St. Tars convent to be razed; outdoor classroom planned for new school
by BRIAN NADIG
Demolition of the Saint Tarcissus Parish convent, 6035 W, Ardmore Ave., is scheduled to begin next week, and the space will temporarily be used as an outdoor classroom for the new Saint Elizabeth of the Trinity School before eventually being converted into a parking lot.
The school will open for in-person instruction Monday, Aug, 24, and is planning to offer students several learning and recreational opportunities in which they will not have to wear a mask.
Those include independent reading outside where the students will be spaced at least 6 feet apart, lunch, recess, outdoor gym classes and occasional classes under a tent after the demolition of the convent is completed. Nearly all other times students will be required to wear a face covering, and they will undergo temperature checks at the beginning of each school day.
Students who are sick will be isolated from the other students, and parents are asked to pick them up within 10 to 15 minutes of being notified.
Plans call for students in each grade to remain separated during the school day from the other grades so that if a student were to test positive for COVID-19, only the children in that one classroom along with any siblings would have to quarantine for two weeks.
At an Aug. 6 meeting with parents, principal Dr. Kristine Hillmann explained that the school will have one classroom, or “cohort,”per grade and that there will be staggered starting times and multiple entrances to help avoid interaction among the grades. Children also will be directed to go directly to their classrooms once they enter the building.
“We don’t know how long this is going to go, (and) we know this is going to be challenging,” Hillmann said of the new procedures. Students, who must be wearing a face overing before the enter the school, are being asked to have an extra mask in their backpack.
Hillmann added that parents will not be allowed inside the school and should not congregate outside the building.
“We are really minimizing the contact our students have,” she said. “I had to get rid of the volunteer hours, (and) I don’t know how you run a school without parent volunteers, but we are going to try it. … That’s part of the Catholic community, having pair parents in, volunteering and helping us out, and we can’t do that.”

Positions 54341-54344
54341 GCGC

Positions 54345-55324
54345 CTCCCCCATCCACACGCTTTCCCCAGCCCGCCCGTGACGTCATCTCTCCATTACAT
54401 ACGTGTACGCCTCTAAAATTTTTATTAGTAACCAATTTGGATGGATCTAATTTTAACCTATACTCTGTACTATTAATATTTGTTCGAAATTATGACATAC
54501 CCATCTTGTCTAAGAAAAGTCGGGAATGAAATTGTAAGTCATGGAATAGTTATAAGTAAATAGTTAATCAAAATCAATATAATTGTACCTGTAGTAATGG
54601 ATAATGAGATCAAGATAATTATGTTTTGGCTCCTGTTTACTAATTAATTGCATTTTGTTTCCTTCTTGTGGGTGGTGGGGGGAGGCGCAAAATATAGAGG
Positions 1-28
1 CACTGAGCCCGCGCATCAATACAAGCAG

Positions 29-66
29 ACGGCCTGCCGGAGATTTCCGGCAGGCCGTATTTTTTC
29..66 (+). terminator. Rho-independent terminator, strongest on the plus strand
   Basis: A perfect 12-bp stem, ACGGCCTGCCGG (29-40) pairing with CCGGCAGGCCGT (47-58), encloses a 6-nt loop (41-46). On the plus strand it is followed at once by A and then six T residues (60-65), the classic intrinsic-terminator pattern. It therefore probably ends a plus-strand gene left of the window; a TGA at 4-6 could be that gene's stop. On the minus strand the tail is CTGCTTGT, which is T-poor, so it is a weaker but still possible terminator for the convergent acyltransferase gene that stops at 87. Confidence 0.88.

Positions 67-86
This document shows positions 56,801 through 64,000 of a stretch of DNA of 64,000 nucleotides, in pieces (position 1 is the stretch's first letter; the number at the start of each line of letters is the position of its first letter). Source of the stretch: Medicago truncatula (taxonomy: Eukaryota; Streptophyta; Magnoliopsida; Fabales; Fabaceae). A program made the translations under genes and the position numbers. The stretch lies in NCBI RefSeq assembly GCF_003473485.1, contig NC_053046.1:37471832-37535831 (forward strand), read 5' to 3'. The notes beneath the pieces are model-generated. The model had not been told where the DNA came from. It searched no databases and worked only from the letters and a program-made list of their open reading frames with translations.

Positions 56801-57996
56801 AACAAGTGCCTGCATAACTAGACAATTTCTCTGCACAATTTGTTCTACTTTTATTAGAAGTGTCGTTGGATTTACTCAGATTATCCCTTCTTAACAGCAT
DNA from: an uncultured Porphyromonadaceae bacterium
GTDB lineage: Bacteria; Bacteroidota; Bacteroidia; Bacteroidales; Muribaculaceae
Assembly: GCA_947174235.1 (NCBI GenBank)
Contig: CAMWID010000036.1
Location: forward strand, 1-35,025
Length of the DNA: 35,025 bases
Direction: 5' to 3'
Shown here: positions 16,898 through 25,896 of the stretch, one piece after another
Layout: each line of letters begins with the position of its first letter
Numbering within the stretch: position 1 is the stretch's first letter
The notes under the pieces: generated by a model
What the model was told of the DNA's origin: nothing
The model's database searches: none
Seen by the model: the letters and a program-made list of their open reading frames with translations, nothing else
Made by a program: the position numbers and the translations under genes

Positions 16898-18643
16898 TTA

Plans also are being made for thorough cleaning and sanitizing of desks, light switches, sinks and other portions of the building, Hillmann said. In addition, shared books will be kept off the shelf for three days after a student is finished with it, she said.
Parish pastor Mike Grisolano said that in a webinar for pastors, officials from the Archdiocese of Chicago were “confident” that in-person instruction can work during the pandemic. “Your kids’ safety is the number priority, but also their total well-being, including their education, (and) the archdiocese is very much convinced we can pull this off,” he said at the meeting with the parents.
Meanwhile, the school, whose enrollment is about 200, also is offering remote learning for those parents who are not comfortable sending their child to the school during the pandemic.
“We hope to be able to livestream classes so that students at home can receive the instruction at the same time as their in-person classmates, and then work independently,” Hillmann said.
The Saint Elizabeth parish was formed July 1 and resulted from the merger of the Saint Tarcissus, Saint Thecla and Saint Cornelius parishes and their schools. The new school is housed inside the former Saint Tarcissus School, 6040 W. Ardmore Ave., which in recent years was home to the north campus of the Pope Francis Global Academy, whose other campus at 6143 W. Irving Park Road is still operating.
In other news, the planed demolition of the convent, also known as the Parish Life Center, has resulted in the relocation of the Louie G Food Pantry collection shed from the convent’s courtyard to a new location between the church and the school.